In Global Survey, Children Ask Adults to Love Them More

When world leaders agreed to include protecting children against violence in the United Nations' Sustainable Development Goals earlier this fall, much of the attention focused on broad, systemic risks to children. Ending the exploitation of children through sex trafficking -- a horrific, illicit enterprise that involves as many as two million young girls -- must be an urgent global priority. So, too, should freeing young children from the bonds of forced labor, jobs that are hazardous and consume the precious and fleeting time when school-age kids should be pursuing their educations. And we must confront the illegal conscription into military-style groups of hundreds of thousands of children, some as young as 10 years old, who are compelled to participate in armed conflicts.

Addressing these issues will require a concerted commitment among governments around the world. But even with such strong collective action, the prevalent risks to children exist in many other, often subtle ways. While we tend to focus on large-scale dangers to children, too many of them are simply waking to fear in their own households, terrified of what kind of abuse the day ahead will bring.

The fact is that many kids don't believe children are safe at home, the place where they should feel most secure and loved. It's a sobering insight, and the extent of their fear is one of the findings of our sixth annual survey of children worldwide. This year's Small Voices, Big Dreams survey -- based on one-on-one interviews with more than 6,000 children ages 10 to 12 in 44 countries throughout Asia, Africa and the Americas -- found that almost half of all children in developing nations -- an alarming 46 percent -- think kids are unsafe under their own roofs. Almost as many (41%) cite children as not being safe at school, and one in two (55%) think children are at risk walking alone. (Children could select more than one answer.)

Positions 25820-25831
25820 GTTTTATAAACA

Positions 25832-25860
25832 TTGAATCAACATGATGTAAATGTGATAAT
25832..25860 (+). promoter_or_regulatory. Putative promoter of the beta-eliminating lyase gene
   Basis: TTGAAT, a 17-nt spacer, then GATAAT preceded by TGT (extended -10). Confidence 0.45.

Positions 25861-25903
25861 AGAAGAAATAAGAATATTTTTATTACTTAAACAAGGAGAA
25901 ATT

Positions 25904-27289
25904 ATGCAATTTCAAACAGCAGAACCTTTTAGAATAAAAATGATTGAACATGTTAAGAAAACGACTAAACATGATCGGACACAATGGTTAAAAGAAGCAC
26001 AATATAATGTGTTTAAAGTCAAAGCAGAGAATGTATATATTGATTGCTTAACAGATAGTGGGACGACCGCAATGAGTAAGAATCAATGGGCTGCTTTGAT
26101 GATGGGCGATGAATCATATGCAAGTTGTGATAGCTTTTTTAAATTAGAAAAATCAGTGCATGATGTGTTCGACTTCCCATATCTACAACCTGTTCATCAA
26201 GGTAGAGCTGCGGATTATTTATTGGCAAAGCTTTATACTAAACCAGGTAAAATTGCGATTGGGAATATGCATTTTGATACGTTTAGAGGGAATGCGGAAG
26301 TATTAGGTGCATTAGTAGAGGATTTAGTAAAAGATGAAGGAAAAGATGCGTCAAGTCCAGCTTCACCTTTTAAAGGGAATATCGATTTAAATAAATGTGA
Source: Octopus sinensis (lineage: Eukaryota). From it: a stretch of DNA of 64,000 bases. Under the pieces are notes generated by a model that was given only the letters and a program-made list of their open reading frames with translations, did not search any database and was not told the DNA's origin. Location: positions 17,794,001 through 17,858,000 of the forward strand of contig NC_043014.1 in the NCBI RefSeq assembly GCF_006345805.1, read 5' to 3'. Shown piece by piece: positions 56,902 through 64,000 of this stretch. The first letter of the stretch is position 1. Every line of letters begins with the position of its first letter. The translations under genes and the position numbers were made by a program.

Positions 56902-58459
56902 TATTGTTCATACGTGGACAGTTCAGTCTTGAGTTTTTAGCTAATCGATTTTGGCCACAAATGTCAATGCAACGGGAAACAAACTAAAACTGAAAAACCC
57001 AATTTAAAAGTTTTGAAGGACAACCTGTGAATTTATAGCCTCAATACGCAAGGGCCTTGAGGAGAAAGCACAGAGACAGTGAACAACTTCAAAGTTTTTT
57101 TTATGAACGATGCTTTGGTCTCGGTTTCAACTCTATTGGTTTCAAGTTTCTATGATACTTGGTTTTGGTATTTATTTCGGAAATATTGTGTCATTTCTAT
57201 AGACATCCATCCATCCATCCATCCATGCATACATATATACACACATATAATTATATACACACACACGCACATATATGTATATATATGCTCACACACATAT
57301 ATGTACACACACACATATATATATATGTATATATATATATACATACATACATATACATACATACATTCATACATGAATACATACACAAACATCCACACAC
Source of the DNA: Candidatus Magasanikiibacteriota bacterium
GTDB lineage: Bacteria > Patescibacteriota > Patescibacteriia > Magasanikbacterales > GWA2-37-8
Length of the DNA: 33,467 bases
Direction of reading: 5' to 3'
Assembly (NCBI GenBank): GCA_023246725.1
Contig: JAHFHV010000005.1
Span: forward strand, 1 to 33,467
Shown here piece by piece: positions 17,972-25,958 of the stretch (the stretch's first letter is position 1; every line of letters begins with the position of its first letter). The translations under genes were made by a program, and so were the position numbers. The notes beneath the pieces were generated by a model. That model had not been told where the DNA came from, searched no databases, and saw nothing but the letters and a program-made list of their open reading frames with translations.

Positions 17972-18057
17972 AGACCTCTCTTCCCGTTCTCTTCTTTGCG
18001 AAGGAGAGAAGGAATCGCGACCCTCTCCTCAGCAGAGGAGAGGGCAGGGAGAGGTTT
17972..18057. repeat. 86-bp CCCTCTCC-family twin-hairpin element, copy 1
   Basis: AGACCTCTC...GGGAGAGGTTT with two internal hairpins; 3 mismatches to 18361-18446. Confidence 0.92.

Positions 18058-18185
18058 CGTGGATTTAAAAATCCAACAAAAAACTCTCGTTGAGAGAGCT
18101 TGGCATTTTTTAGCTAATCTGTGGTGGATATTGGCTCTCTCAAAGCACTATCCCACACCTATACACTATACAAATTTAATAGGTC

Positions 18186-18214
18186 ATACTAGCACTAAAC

The survey gives voice to the concerns of children who are too often ignored, and they speak with a clarity and resonance that compels us to take notice. In the small African nation of Togo, only 6 percent of the children surveyed say that children are safe at home. Here in the United States, children have other concerns: In a parallel survey of American kids, we found that 44 percent don't think their peers are safe on the Internet.

We pointedly asked the young survey participants why they thought adults mistreated children. A significant number (40%) say it is simply because adults have the power to do so, while almost as many blame children themselves, saying it is either because the children are at fault (35%) or as a means of punishment (32%). Children often give us a clearer perspective than we might assume or care to acknowledge. In Australia, more than two-thirds of the children surveyed (70%) say that adults harm children because they are on drugs or drunk. Almost as many French children (60%) conclude that abuse is cyclical, that it is the result of their parents having been mistreated themselves as children.

How could adults, particularly parents and caregivers, do a better job of protecting children? It would be difficult to disagree with the one in five children (18%) who say that adults should listen to what children have to say. But perhaps the most telling response came from the Asian nation of Timor-Leste. Almost two in three children there (64%) say that adults should "love children more."

That answer, in all its simplicity and eloquence, is the essential truth behind what children deserve from adults at every level - from national leaders, community elders, teachers and parents. We owe children lives free from fear and violence, and while it is vital that we tackle the epic global challenges that threaten children's safety and well-being, we must be ever mindful of the obligation that we have to see that children's own environments -- their homes and schools and communities - are safe havens that give them the freedom to grow and simply be children.

Our annual Small Voices, Big Dreams survey reminds us that the greatest insights into our work come from the wisdom of those we seek to serve. "Love children more." That's a message worth spreading.